Design studio GamFratesi perfectly blended craftsmanship with technology to create a modern furniture classic
Iconic mid-century chairs like Arne Jacobsen’s cocooning, winged Egg and Marcel Breuer’s tubular steel Wassily continue to tantalize design aficionados, and if there’s a modern creation poised to elicit a similar sense of exhilaration decades later, it’s likely the minimalist Gubi Beetle chair.
From the moment that Danish design house Gubi launched the Beetle in 2013, its rounded silhouette, courtesy of the Copenhagen architecture and design studio GamFratesi, “has turned heads and sparked conversations,” says Marie Kristine Schmidt, Gubi’s chief brand officer.
Juxtaposing a hard shell with a soft interior, the Beetle indeed mimics the form of its namesake insect, giving “an organic, almost anthropomorphic quality that you can’t help but warm to,” she adds.
At once solid and supple, it’s the Beetle’s distinctive visual appeal that initially resonates with fans. The protective shells, fashioned out of either polypropylene plastic or the recently introduced 3D wood veneers that echo nature with their nuanced grains, are cushioned with dual layers of foam.
As a final, fluid flourish, light, conical legs, finished in the likes of black, chrome or brass, gracefully descend from the steel frame.
The Beetle is brought to life by a complex production process. Its hand-trimmed injection-moulded plastic shell, for example, exhibits considered variations of thickness to encourage flexibility, while the backrest and seat of the 3D veneers in oak and walnut are connected by invisible spring-steel brackets. For Schmidt, it’s the Beetle’s clever construction that she admires most.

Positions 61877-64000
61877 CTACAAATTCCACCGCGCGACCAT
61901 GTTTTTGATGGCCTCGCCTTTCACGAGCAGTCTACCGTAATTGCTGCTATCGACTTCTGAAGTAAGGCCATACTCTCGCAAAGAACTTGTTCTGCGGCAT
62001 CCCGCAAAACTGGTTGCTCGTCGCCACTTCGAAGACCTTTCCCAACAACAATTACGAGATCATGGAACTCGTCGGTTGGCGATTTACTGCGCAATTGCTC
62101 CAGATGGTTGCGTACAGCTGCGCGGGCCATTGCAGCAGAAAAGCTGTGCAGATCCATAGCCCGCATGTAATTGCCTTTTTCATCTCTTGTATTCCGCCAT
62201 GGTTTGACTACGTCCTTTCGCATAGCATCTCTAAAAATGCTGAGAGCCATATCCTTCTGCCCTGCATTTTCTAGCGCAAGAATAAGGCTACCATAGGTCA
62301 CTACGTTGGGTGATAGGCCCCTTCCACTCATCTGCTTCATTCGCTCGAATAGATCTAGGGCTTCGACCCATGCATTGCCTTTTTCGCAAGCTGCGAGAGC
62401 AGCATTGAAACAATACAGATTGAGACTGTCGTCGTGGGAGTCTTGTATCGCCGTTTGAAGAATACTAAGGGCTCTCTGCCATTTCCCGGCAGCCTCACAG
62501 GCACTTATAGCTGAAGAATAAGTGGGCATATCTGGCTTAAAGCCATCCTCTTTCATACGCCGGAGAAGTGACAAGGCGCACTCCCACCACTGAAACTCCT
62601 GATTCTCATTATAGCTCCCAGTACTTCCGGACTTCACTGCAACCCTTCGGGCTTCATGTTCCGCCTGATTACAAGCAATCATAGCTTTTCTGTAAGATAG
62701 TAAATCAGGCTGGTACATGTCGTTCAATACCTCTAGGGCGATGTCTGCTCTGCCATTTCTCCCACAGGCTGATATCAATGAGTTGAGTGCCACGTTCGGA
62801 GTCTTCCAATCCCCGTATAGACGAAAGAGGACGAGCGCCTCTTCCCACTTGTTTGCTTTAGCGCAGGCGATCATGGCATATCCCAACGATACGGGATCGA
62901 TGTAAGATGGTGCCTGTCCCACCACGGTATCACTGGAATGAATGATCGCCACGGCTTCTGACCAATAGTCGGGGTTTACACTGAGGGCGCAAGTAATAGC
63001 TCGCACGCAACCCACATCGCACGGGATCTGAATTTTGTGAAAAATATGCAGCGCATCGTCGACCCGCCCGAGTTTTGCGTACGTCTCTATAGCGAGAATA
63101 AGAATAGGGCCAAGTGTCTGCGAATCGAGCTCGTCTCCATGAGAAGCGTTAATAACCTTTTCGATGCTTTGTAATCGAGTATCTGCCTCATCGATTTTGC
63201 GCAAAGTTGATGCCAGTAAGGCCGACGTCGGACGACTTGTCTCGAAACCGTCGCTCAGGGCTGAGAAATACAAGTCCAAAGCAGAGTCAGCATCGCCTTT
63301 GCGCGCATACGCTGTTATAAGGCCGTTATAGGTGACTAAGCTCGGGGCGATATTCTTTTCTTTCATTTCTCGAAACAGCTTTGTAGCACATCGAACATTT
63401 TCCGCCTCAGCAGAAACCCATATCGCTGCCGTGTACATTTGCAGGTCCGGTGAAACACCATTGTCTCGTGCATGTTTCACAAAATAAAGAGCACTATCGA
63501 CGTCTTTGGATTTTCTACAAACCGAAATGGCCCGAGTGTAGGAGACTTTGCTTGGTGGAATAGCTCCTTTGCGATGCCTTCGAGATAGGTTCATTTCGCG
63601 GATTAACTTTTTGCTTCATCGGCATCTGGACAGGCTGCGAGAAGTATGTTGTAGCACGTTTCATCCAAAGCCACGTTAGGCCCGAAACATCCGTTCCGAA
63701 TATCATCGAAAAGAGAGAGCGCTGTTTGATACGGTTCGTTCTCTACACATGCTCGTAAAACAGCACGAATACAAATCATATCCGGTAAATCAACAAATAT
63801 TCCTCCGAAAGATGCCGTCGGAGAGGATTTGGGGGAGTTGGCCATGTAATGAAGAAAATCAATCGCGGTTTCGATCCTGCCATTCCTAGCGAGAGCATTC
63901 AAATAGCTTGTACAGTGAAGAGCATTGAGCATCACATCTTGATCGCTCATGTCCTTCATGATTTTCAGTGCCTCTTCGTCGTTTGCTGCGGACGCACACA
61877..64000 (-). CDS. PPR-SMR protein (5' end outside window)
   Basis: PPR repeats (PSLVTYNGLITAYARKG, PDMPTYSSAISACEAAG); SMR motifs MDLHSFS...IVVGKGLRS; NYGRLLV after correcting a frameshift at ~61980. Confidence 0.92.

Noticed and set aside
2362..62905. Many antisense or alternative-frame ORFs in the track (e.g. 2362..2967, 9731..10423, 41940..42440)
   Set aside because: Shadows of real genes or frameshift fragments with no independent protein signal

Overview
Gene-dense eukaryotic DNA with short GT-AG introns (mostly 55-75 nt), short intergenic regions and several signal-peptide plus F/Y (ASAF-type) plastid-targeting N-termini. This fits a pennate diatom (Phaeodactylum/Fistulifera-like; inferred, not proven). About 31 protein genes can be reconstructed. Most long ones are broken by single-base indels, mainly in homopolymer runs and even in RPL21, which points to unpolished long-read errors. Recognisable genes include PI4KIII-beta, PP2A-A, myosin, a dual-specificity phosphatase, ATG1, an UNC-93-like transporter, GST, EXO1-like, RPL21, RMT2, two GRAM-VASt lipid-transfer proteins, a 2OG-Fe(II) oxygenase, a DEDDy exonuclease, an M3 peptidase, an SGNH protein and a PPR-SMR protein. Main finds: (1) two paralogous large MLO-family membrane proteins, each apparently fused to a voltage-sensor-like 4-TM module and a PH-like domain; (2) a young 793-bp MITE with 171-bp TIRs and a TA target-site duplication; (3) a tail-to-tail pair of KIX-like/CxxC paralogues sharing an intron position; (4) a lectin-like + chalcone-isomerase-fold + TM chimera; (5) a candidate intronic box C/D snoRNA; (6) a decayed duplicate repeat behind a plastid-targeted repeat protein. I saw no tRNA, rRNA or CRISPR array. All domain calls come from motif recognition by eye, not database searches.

“Concealed beneath its playful curves is a brilliant piece of precision engineering. The shape of the seat is perfectly contoured for comfort, and the shell is crafted to respond to the body’s micro movements. With the Beetle, you come for the looks, but you stay for the ergonomics,” she elaborates.
As the Beetle celebrates 10 years of ingenuity, its versatility has become even more pronounced. Beyond a collection growing to include tables, sofas and stools, the actual chair seemingly has no limits.
It fits right in at the fashionable dining room table or home bar, provides sanctuary on an outdoor terrace (the shell delightfully features built-in UV protection) and even brightens workstations because the upholstered versions are so relaxing to settle into.
It’s “in the sweet spot between formal and informal that allows it to complement almost any style of interior,” explains Schmidt. “The amazing thing about GamFratesi’s design is that whatever you do to it, it preserves its identity. Whether you take the back off, add wheels, change the legs, swap out the materials, the chair is always recognisable as the Beetle. It lends itself to reinvention and reinterpretation.”
Images by Gubi
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